Aydan Zokari, a Yemeni immigrant who operates a family deli in lower Manhattan, prepares to close the store on Thursday and join a protest of President Trump’s travel ban. (AP)

Thousands rallied in Brooklyn on Thursday to denounce President Trump’s executive order on immigration, drawing perhaps the largest public U.S. protest by Muslims in recent history. They gathered for prayer as speakers condemned Trump’s order, which temporarily bans citizens of seven majority-Muslim countries from entering the country.

“This protest is the first one in a long time that I can recall when so many Muslims gathered to protest something,” said Hussein Rashid, founder of islamicate, a consultancy focusing on religious literacy.

The protest took place after hundreds of Yemeni-owned stores around New York City closed to protest the order. Many visa holders from Yemen, one of the countries cited in Trump’s order, found themselves unable to return to the United States if they were overseas at the time the order was issued.

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Most of the stores are by the Barclay’s Center, a major entertainment hub in the city where the Brooklyn Nets play.

“Like many immigrant communities, this Yemeni group works the jobs we need to keep the city going, but that we often neglect when we think of how a city works,” Rashid said. “It’s the small shops and taxi drivers; the salon owners and the delivery people that are part of cities’ life blood.”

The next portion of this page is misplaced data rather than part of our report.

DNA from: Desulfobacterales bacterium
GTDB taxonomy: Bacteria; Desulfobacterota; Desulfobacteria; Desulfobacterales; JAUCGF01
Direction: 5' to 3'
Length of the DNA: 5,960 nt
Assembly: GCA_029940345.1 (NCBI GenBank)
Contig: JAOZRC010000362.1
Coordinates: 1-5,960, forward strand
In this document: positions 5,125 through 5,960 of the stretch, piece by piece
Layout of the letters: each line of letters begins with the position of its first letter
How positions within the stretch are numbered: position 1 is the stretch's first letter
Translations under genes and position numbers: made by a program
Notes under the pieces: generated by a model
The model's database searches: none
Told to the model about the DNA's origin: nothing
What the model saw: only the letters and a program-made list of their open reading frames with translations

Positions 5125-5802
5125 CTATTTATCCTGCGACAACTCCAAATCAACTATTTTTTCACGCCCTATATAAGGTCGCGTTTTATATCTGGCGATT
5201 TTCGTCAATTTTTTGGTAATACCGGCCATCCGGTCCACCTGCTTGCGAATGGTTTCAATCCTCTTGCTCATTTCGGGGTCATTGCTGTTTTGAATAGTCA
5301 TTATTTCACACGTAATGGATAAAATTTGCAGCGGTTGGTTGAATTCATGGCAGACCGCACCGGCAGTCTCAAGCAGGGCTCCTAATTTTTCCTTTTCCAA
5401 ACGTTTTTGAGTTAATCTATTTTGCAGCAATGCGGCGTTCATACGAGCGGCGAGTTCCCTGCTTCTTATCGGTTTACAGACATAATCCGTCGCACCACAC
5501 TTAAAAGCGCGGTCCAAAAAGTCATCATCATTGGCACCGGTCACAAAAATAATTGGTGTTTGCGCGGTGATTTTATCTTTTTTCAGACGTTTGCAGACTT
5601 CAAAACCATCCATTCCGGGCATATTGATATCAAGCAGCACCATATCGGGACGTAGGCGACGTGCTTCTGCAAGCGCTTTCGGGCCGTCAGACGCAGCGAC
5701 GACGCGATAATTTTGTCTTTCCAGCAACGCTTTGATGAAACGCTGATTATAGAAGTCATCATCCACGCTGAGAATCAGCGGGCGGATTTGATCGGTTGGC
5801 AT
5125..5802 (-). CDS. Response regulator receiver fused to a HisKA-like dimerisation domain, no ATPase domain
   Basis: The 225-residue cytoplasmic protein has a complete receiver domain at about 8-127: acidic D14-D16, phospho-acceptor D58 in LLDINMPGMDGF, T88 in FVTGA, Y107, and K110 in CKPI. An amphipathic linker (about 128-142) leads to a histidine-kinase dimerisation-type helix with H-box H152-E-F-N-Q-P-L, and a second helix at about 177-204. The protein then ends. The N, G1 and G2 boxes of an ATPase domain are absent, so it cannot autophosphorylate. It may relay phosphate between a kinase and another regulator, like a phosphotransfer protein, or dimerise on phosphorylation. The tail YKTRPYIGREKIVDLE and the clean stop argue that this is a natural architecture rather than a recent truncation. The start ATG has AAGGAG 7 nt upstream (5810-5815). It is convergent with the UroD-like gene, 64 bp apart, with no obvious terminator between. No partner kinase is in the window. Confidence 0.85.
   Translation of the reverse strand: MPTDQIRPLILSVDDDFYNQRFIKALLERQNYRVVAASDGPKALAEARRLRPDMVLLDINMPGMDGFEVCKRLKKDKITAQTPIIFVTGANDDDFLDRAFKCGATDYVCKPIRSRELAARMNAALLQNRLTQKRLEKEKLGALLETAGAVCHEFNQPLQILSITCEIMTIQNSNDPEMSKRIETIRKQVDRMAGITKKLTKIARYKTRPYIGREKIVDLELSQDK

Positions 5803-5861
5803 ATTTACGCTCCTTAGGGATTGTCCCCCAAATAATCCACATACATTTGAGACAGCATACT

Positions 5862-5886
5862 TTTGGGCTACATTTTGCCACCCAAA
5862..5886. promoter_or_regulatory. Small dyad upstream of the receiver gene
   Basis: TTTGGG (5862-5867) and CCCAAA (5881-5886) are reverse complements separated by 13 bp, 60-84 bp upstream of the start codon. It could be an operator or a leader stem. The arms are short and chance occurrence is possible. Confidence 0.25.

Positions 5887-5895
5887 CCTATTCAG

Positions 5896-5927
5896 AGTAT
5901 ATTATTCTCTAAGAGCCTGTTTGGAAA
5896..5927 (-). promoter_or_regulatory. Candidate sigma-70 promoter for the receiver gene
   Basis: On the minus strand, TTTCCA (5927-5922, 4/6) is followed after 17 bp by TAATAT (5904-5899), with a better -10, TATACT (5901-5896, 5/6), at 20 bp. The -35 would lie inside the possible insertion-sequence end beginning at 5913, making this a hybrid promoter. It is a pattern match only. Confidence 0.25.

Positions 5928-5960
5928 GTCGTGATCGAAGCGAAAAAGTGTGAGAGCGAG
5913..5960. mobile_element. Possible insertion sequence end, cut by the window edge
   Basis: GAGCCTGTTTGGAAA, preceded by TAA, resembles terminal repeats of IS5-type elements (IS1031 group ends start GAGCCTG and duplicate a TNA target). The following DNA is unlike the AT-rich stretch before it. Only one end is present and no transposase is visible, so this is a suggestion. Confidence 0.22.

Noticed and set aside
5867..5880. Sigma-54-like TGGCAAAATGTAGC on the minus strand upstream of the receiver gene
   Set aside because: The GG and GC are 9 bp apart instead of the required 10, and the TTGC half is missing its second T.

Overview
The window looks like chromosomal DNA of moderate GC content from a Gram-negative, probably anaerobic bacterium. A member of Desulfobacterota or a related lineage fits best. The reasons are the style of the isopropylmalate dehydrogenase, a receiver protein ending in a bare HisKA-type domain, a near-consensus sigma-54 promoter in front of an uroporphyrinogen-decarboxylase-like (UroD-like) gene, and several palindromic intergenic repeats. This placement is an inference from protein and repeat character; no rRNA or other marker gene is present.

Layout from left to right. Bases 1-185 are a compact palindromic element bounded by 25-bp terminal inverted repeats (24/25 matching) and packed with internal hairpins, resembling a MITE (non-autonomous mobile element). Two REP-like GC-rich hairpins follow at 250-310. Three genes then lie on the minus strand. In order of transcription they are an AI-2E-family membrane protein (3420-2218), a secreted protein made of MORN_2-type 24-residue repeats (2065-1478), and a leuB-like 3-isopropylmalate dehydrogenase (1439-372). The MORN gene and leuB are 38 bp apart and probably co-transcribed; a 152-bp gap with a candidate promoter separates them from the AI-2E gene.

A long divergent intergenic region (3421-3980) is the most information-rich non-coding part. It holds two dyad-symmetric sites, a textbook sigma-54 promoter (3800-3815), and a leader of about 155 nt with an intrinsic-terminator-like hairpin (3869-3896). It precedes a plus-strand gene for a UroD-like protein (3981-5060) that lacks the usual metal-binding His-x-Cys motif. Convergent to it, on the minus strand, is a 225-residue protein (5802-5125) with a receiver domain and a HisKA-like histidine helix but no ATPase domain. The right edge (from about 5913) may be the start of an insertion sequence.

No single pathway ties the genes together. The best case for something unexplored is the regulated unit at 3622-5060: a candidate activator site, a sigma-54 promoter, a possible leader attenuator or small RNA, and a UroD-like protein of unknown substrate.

Mayor Bill de Blasio tweeted his support for the owners of bodegas, small grocery stores considered institutions in the city, shutting down their stores from noon to 8 p.m.

American Muslims have taken part in protests about the war in Iraq and protests against detention practices after 9/11, but this protest is one of the largest in recent memory.

New York has a significant number of Syrian and Yemeni immigrants, though Yemeni-Americans are very connected to Yemen and will go back for months at a time, according to Moustafa Bayoumi, an English professor at Brooklyn College who is familiar with the community.

“Non-Arab and non-Muslim New Yorkers will encounter these store owners because they get their coffee or their snack there so there’s a street level familiarity them,” Bayoumi said.

It was striking, Bayoumi said, to hear one of the politicians from the podium say “Allahu Akbar,” which means “God is great” in Arabic.

“That would’ve been unheard of and would have been seen as super sinister prior to this moment,” he said. “I think there’s a greater degree of understanding the predicament of American Muslims because it seems like a state of emergency we’re now living in.”

Yemen has been shaken up by political instability and a civil war in recent years. According to the United Nations, the Yemeni conflict has killed at least 10,000 people and displaced more than 3 million.

Protesters gathered around New York City on Feb. 2, in protest of President Trump's executive order banning travel from seven countries. (Victoria Walker/The Washington Post)